6 ways to use technology to improve employee experience
Technology is only one component of the employee experience, but savvy deployment makes a difference. Here are some promising tools, and tips for fitting them into an EX strategy.
The employee experience was already the hot topic in HR before the COVID-19 pandemic pushed some companies to dive headfirst into executing employee experience strategies they otherwise would have waited to implement.
Employee experience technology plays a critical role in how employees feel about their day-to-day experience at an organization. It is still true that an effective employee experience strategy must include several major components besides technology, such as employee listening, HR policies and the physical workplace. And while the human touch is undeniably important, emerging technologies and digital transformation are crucial tools for business leaders to drive meaningful change in the employee experience and enhance the bottom line.
In addition to employee survey and listening tools such as Qualtrics and Medallia, the right performance management and talent acquisition software is also important to ensure employees have the right experience -- even before they become employees. Not only that, the other tools that are used in the business, from expense reporting to video conferencing, have a big impact on how employees experience their everyday work.
The importance of employee experience technology
Happy, engaged employees are more productive and less likely to leave. Customer-facing employees become ambassadors for their business and this, in turn, drives a better customer experience. Happy customers often make repeat purchases and continue the business relationship longer.
Even before the pandemic, many employers were looking at ways to better engage their workforce, improve employee retention and differentiate themselves in the constant battle to attract the best talent. Previously, companies had focused on things such as employee self-service and learning and development to engage employees. But many companies weren't gathering feedback across the workforce, listening effectively and analyzing this information. While there would be annual -- and sometimes more regular -- reviews and periodic touchpoints, the information from these events was typically more informal or couldn't be aggregated in a way that could be used for analysis. With modern tools, this is now possible.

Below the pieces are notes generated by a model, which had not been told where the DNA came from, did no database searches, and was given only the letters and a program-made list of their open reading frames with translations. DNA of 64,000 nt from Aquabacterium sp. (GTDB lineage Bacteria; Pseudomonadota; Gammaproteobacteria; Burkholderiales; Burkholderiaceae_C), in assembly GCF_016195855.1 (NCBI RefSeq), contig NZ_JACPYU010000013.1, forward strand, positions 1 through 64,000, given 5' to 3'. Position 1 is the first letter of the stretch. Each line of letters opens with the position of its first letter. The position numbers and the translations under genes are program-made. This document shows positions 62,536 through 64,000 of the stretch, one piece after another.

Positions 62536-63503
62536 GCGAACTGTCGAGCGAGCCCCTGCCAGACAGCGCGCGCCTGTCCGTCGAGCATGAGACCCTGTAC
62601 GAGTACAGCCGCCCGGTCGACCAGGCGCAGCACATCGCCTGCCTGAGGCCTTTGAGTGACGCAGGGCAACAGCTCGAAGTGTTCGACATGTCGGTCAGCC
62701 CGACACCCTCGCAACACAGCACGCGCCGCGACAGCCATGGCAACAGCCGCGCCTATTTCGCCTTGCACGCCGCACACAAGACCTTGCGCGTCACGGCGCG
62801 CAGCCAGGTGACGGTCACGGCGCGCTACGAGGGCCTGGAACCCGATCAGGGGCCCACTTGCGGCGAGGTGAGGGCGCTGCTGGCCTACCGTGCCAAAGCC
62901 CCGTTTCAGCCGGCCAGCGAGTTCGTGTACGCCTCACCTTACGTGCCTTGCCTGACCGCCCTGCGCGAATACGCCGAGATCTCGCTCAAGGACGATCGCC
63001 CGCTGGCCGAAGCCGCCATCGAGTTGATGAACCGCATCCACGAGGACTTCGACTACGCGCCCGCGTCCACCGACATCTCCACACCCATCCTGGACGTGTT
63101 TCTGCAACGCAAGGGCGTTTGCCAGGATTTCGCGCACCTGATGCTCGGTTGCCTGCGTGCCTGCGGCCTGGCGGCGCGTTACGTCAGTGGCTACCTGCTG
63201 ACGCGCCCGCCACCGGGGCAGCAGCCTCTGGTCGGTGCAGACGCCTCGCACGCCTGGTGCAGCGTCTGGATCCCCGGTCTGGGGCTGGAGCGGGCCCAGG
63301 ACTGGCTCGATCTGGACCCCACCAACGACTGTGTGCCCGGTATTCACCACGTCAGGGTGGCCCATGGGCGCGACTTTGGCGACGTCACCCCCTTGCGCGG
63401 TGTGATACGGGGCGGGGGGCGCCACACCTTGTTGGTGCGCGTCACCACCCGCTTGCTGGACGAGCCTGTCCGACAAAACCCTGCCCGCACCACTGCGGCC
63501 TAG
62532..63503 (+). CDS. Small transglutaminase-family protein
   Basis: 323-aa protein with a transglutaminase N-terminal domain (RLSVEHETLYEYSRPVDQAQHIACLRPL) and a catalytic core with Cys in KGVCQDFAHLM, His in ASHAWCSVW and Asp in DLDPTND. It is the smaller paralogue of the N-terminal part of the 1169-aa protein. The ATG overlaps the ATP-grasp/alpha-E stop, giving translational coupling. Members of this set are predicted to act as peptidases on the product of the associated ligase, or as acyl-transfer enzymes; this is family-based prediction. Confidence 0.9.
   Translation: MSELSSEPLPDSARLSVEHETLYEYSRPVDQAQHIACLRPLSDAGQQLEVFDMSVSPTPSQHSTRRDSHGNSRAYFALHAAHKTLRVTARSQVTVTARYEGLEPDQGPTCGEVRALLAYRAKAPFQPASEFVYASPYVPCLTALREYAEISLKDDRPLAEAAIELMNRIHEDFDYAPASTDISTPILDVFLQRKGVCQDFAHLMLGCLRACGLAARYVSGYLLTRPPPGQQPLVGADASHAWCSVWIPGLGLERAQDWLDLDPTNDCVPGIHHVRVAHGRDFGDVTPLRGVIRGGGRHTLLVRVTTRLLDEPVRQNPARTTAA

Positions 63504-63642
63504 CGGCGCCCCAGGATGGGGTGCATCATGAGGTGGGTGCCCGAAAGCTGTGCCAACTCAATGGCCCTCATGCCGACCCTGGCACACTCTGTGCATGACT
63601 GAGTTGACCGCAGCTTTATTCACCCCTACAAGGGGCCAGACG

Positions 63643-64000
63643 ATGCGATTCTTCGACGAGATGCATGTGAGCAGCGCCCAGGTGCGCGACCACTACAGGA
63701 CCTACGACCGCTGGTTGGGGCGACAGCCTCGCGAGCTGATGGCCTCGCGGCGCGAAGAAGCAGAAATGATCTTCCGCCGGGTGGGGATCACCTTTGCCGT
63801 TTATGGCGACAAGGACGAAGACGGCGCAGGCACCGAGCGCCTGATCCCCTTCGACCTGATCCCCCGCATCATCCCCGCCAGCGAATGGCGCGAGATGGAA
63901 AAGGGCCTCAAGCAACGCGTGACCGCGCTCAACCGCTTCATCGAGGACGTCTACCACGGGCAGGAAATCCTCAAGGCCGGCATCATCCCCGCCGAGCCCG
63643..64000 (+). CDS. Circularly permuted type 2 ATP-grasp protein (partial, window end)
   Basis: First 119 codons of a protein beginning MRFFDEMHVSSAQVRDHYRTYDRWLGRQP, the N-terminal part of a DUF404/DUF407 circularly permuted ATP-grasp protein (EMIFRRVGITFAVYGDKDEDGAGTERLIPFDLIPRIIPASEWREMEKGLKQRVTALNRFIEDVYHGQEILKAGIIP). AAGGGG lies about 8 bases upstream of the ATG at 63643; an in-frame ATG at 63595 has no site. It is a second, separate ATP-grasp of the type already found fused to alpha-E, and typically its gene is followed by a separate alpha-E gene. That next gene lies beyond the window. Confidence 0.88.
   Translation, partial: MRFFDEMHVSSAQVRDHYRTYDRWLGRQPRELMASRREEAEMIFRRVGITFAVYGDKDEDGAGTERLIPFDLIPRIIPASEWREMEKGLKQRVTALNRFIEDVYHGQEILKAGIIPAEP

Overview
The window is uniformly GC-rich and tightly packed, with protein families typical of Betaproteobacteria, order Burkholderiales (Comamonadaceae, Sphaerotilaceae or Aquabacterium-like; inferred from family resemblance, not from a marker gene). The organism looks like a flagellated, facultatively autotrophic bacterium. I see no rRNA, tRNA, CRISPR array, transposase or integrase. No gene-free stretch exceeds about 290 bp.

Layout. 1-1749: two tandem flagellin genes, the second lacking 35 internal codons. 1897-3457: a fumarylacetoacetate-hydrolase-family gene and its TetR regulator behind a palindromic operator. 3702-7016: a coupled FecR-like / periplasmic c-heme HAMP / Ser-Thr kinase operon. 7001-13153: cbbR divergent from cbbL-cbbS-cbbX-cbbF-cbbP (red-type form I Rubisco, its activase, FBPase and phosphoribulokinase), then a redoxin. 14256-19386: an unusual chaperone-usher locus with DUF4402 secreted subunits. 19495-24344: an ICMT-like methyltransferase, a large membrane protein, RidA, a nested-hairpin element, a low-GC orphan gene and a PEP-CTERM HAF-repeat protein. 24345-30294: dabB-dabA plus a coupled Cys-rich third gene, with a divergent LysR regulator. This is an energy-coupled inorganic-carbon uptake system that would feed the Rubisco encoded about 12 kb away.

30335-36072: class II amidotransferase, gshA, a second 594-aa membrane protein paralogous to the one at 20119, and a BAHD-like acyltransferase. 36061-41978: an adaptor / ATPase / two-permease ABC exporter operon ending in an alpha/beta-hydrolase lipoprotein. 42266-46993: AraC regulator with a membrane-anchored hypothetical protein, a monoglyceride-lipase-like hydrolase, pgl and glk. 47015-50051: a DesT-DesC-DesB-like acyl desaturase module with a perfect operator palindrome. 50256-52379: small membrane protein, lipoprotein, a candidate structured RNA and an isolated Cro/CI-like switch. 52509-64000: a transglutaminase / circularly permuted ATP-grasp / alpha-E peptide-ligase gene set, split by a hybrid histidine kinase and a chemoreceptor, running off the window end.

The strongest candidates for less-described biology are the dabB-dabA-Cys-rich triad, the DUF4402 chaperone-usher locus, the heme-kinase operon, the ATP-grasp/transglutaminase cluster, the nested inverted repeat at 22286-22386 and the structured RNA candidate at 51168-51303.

Challenges implementing employee experience technology
As with any technology implementation, focusing too much on the technology and not enough on the business process and outcomes can lead to the wrong results. When implementing employee experience technology, it is important to focus on the outcomes and to understand what the employee listening strategy should be. When building employee surveys, it is important to write questions carefully so they match the strategy and produce the desired outcomes. Typically, companies need to bring in organizational psychologists and data scientists to help define outcomes and build out the corresponding questions.
It's also important to remember to consider the needs of everyone who works in the organization, including contingent workers, temps and other members of the extended workforce. While these types of workers are only with the organization on a temporary basis, many of them spend a significant amount of time working at the company. Engaging and including these types of workers and making sure that they share as positive an experience as their permanent counterparts will boost their productivity and help them blend into teams.
Many organizations operate in a siloed manner, but allowing this disconnected approach to get in the way of an employee experience technology deployment will have a dramatic effect on the success of the implementation. The employee experience impacts every worker, so cross-collaboration between different business units and departments is important to ensure that employee experience technology can be implemented effectively.